Meet the Maine artists whose work dares to jump traditional boundariesand transports us into the unexpected.
Spotlight on the void
Taiwanese-born Maine artist Ling-Wen Tsai, 46, does it all, fusing her talents in painting, photography, and video imagery with installation and performance art. As Associate Professor and Chair of the MECA Sculpture Program, Tsai engages crowds with her ephemeral, fourth-dimensional approach. “It feels inadequate to try to define sculpture. I want to push against definition. I like to explore sound, space, emotion.” In particular, Tsai’s installation work concerns itself with interactive experience and audience participation. An exhibition entitled “Sitting Quietly,” which was shown at Coleman Burke and the UNE Gallery in 2012, exemplifies her preoccupation with silence and absence. Audience members are invited to enter a circle of stools, put on noise-cancelling headphones, and just…sit. “I wanted to remove the expectation of being entertained. By taking away any external distractions the audience is rewarded with silence and space. You create this private, individual space in a public area. It invites introspection.”
The artist’s current project is a series of 12“ x 12“ panels covered with single words or basic sentences written entirely in binary code, entitled “Binary: silent, still, void.”
When Portland Magazine first interviewed Frank Menair in 2007, he had just surged onto the local art scene with his striking photography project, Projectotrain. Nearly 10 years later, Menair, now 41, continues the vivid process of capturing images projected onto the sides of passing train cars at night–a method that “can take literally months to get one image.”
Menair’s approach has evolved over the intervening years as the artist has lived and learned. He’s introduced an industrial strength projector; flash bulbs have replaced the heavy and costly strobe lighting units (“I used to borrow them and invariably break them”); and perhaps most significantly, he’s switched from film to digital photography. Other changes have been more conceptual, won from years of consideration and development.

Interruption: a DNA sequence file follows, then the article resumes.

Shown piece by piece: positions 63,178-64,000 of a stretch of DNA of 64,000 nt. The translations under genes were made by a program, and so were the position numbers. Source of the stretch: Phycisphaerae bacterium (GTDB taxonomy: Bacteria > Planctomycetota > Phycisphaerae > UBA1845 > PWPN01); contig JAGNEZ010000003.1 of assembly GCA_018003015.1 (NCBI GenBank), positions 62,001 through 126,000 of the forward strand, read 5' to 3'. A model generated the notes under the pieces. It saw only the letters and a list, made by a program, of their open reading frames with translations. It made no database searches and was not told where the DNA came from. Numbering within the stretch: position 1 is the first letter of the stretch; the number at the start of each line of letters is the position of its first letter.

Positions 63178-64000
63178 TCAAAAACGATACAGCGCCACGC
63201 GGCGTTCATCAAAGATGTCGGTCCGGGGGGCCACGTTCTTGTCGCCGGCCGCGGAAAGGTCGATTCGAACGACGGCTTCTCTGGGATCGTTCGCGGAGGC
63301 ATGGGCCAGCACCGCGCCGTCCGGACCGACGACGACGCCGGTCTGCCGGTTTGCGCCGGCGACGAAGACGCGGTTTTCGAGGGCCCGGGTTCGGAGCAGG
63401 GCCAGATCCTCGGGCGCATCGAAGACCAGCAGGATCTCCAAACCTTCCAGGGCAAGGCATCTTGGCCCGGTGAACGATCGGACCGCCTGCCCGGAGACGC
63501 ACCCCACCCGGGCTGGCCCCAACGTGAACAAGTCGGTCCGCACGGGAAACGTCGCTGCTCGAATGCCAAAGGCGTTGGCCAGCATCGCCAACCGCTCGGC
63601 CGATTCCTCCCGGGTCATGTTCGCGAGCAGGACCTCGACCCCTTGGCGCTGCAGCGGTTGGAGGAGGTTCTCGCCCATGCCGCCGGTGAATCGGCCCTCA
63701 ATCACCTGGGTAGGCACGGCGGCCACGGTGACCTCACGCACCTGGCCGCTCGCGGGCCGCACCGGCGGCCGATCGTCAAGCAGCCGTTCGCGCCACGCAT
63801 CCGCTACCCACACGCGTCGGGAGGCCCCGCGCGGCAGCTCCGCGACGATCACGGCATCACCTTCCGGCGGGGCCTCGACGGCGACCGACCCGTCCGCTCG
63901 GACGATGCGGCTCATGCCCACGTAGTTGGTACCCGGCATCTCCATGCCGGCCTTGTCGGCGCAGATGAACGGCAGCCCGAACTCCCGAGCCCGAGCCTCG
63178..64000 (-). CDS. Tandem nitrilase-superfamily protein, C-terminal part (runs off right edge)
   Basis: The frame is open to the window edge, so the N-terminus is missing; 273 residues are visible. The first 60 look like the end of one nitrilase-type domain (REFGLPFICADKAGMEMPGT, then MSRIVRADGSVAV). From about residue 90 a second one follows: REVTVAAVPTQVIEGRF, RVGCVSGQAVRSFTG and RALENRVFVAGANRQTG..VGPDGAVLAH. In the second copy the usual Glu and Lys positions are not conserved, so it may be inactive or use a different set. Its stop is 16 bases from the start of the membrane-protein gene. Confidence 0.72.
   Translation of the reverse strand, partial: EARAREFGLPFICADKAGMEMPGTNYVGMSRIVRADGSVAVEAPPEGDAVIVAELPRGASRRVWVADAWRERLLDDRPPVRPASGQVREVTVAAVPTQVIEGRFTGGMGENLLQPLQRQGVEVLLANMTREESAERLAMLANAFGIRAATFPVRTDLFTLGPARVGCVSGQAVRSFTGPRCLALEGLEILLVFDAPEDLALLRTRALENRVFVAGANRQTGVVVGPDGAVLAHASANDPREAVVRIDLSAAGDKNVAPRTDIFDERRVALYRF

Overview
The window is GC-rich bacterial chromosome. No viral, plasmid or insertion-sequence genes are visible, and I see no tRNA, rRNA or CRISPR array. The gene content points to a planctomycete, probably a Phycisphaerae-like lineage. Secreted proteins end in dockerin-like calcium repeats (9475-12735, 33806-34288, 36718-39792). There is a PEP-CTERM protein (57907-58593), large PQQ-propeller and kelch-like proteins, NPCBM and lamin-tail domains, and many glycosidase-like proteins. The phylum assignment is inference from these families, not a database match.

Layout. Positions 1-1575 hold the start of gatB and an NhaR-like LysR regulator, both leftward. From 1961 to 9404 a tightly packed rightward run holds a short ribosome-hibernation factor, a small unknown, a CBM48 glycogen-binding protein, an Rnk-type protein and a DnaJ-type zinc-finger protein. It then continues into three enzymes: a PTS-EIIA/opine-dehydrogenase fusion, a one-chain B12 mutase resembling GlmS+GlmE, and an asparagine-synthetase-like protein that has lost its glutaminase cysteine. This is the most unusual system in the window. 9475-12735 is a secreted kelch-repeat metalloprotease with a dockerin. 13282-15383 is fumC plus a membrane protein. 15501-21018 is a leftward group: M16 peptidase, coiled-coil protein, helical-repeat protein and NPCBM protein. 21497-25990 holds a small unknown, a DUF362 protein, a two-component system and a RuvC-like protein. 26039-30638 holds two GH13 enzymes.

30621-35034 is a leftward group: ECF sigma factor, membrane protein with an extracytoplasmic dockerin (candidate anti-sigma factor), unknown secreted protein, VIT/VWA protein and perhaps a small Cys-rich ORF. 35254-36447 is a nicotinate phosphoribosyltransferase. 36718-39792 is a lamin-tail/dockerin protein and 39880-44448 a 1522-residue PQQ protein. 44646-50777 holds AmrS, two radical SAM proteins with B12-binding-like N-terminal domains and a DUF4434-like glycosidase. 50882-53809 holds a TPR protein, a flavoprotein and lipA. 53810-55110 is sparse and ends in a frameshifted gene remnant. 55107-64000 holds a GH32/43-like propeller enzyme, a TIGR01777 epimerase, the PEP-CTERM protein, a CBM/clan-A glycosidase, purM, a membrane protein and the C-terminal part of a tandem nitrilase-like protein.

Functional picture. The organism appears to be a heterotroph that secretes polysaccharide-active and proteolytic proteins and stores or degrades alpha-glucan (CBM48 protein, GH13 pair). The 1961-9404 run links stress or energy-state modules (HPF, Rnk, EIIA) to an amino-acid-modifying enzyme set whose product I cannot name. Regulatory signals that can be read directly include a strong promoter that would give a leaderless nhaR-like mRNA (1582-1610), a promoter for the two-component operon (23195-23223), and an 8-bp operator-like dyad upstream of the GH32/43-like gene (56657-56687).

“Back at one of my openings in 2011, an artist I hugely admire, mp Warming, approached me and said, ‘I like what you do, but you’ve gotta do more. You need to create a unity between the environment and the content and context of your photos.’ I mean, I guess it’s not considered polite to speak to someone like that at their exhibition opening, but I appreciated it! I’m a lot more thoughtful now with what I do.” With this in mind, Menair has attempted to tie his “pathological obsession” with trains into the context of his recent images. This has included projecting a large portrait of Amtrak Downeaster founder, Wayne Davis, something of a personal hero to the artist, onto a traincar. The theme of family still dominates the ongoingProjectotrain project as it did back in 2007, although “It’s never easy, because my family is now scattered all over the globe.” The artist’s early exhibitions memorably displayed snatched images of an empty vodka bottle and an urn, references to the artist’s father’s passing in 2003. “As a former professor once told me, ‘The more personal you make it, the more universal you make it.’”
Enrolling at MECA in 2010, Robert Bennett Jr. originally planned to pursue a major in painting. However, the freedom of expression that Tsai’s sculpture program offered soon drew him in. “Unlike painting, I had no preconceived ideas about sculpture. It was an open book for me.”
Bennett Jr. combines both sound and performance installations to create pieces that question “how much history is found in any given space.” Using printed silkscreen drapes and bone-conducting exciters–transducers that use direct vibration of the skull to convert surfaces into speakers, emitting recordings of fellow artists reading aloud–Bennett’s 2014 thesis show, They Could No Longer Contain Themselves, attempted to establish human connections between artist and audience.
Since graduation, his work has deepened into “exploring soundscapes more and more, as well as performance art. I’m currently planning a project entitled With Me–I’ll attempt things like lying down in public and waiting until someone lies down next to me. I don’t really think anyone will. I want to show that difference between your needs and expectations–the imperfect reality.”